"A couple of snapshots that I've taken by kayak of where I live.
We moved here five years ago after decades of urban life--with the intention
of making the amazing and wild part of daily life and vision." Alyssa Salomon.

The workshop, Master Alt Photo Workshop with Alyssa Salomon: "The ABCs of Alternative Photographic Processes" takes place Saturday, March 17, 10:00 AM – 4:00 PM at the Museum of Printing History. The workshop is sold out.  Participants will make cyanotype and salted-paper prints, two of the easiest, earliest and loveliest 19th-century photographic processes.

For more information about the artist, visit

March 14, 2012

Come have your brain scanned!

Hello there, blog readers! 

We bring you this break from our normal format to let you know about a couple really exciting events in our gallery this week celebrating International Brain Awareness Week.

Come have your brain scanned and meet the artist of Bridge 11: Lia Cook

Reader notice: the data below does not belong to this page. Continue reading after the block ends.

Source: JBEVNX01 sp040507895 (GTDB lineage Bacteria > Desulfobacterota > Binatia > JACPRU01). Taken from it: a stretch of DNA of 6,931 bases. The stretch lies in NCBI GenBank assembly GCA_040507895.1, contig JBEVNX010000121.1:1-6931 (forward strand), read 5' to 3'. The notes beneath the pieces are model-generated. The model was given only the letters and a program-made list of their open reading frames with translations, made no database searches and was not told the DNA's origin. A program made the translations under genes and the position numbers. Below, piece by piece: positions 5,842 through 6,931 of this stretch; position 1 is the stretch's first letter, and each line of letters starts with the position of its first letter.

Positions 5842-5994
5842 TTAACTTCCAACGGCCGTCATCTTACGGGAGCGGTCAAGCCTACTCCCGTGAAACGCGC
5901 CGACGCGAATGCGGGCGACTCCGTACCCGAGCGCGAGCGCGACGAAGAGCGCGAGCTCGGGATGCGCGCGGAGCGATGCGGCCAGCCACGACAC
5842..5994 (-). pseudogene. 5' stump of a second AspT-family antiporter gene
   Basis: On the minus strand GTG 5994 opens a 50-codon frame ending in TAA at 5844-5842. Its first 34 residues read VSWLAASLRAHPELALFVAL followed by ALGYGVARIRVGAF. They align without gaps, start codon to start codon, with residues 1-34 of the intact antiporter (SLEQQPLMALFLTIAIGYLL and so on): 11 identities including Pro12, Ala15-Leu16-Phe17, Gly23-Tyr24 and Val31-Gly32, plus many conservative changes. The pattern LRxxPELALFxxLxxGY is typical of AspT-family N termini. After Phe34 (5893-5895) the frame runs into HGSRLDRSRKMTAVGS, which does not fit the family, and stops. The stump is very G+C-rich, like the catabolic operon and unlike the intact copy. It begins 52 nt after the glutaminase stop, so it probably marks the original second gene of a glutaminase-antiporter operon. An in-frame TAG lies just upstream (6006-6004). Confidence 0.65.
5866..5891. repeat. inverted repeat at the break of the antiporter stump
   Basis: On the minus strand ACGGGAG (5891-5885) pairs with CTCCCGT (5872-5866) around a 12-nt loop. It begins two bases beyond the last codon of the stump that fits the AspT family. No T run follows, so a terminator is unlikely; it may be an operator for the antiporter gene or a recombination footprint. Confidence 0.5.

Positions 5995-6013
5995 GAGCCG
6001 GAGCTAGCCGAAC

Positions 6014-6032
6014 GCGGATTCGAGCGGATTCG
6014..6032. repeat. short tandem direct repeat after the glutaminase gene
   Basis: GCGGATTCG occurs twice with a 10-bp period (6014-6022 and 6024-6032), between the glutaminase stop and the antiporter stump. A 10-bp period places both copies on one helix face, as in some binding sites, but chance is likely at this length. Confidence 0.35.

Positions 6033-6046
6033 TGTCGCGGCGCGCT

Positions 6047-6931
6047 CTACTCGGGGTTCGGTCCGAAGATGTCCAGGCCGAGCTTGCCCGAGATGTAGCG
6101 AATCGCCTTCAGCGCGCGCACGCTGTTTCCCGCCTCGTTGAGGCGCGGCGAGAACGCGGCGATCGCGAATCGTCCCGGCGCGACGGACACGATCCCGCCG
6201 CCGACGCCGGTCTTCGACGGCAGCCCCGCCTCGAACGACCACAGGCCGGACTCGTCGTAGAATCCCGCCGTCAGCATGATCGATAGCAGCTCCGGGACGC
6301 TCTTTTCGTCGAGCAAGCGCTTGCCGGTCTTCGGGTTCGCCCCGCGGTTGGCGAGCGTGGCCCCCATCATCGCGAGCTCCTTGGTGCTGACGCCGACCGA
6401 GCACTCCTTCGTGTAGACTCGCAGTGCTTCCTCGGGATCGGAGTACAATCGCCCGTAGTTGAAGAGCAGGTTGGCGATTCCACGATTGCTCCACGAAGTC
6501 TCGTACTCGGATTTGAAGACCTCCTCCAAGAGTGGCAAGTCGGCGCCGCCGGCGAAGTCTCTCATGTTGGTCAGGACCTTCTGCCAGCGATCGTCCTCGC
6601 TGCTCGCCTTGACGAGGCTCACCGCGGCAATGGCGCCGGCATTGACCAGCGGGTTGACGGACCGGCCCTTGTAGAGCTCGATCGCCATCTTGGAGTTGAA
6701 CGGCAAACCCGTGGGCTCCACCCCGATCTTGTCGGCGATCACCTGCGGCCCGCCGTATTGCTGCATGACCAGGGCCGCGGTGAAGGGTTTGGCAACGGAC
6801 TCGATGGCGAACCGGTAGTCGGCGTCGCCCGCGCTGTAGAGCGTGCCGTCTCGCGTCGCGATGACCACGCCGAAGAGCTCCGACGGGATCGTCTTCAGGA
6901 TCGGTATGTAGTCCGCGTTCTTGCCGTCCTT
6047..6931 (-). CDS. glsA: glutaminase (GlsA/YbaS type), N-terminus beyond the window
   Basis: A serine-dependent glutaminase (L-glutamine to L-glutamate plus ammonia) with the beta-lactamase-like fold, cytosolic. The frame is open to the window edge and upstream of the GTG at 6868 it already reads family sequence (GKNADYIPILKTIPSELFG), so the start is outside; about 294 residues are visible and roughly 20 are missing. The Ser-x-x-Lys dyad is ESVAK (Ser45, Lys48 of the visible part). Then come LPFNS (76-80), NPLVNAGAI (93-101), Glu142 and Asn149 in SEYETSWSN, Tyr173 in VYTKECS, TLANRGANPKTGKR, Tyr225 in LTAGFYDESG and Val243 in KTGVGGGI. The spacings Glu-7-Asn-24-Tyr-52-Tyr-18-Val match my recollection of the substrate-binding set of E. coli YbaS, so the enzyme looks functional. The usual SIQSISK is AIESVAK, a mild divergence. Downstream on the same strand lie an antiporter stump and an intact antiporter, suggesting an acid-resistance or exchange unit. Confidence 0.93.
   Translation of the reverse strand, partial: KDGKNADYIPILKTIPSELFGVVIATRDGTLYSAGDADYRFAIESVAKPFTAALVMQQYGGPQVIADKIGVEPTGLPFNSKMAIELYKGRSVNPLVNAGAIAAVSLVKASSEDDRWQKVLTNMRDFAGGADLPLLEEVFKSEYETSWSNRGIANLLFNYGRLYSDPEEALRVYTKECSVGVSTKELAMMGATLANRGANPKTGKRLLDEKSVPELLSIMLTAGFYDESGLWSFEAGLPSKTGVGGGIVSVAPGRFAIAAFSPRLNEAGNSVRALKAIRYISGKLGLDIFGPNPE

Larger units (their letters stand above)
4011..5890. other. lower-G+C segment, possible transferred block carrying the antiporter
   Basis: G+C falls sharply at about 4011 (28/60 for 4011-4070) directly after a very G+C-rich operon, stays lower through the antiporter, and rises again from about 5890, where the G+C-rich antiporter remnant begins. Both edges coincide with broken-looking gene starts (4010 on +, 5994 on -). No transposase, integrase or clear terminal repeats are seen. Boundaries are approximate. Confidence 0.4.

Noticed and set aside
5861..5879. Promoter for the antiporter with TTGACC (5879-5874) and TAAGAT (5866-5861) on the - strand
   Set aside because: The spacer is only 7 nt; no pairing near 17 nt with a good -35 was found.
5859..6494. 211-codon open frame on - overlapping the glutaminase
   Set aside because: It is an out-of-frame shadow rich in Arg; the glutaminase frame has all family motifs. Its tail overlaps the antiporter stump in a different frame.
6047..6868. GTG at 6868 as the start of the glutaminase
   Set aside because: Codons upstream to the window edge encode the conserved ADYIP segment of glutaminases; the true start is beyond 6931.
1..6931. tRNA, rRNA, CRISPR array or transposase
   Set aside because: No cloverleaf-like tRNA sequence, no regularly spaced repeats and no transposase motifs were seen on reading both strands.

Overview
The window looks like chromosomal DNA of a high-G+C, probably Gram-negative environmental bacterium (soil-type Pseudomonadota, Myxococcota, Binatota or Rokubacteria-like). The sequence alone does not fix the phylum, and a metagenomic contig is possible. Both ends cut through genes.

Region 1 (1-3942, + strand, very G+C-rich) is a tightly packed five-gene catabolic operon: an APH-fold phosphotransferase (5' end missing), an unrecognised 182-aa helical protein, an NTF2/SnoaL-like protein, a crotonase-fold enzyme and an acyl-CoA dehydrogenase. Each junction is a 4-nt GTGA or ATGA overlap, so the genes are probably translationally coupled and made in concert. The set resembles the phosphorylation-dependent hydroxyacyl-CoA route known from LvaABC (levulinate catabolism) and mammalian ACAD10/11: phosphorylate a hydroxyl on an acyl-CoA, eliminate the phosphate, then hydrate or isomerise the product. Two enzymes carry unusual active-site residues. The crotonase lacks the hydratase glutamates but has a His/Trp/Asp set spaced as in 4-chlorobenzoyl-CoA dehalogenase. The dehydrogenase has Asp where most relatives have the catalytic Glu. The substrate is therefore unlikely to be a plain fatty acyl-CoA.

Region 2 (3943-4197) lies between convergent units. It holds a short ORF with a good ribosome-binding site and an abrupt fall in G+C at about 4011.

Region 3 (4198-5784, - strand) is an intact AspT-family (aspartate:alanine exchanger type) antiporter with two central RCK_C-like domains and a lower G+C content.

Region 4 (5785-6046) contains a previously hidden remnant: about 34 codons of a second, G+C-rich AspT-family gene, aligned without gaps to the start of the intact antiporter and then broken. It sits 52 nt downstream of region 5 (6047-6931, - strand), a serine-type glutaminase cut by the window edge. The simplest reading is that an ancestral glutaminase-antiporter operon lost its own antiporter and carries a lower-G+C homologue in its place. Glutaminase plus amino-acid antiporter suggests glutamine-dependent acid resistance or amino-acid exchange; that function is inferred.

We’re happy to announce that artist, Lia Cook, of our large gallery exhibition, will be in the gallery this week from 2-4 pm Wednesday – Friday conducting experiments on the science of the looking at artwork with Dr. Luca Pollonini from the University of Houston. Come have your brain scanned with a NIRS machine (that’s Near Infrared Spectroscopy for all you science buffs) while you interact with Cook’s weavings—it’s not only a fantastic opportunity to meet the artist, but you’ll also be participating in her research! NIRS scanning takes place Wednesday, Thursday and Friday from 2-4 in the Large Gallery at HCCC.

Can’t make it during the day?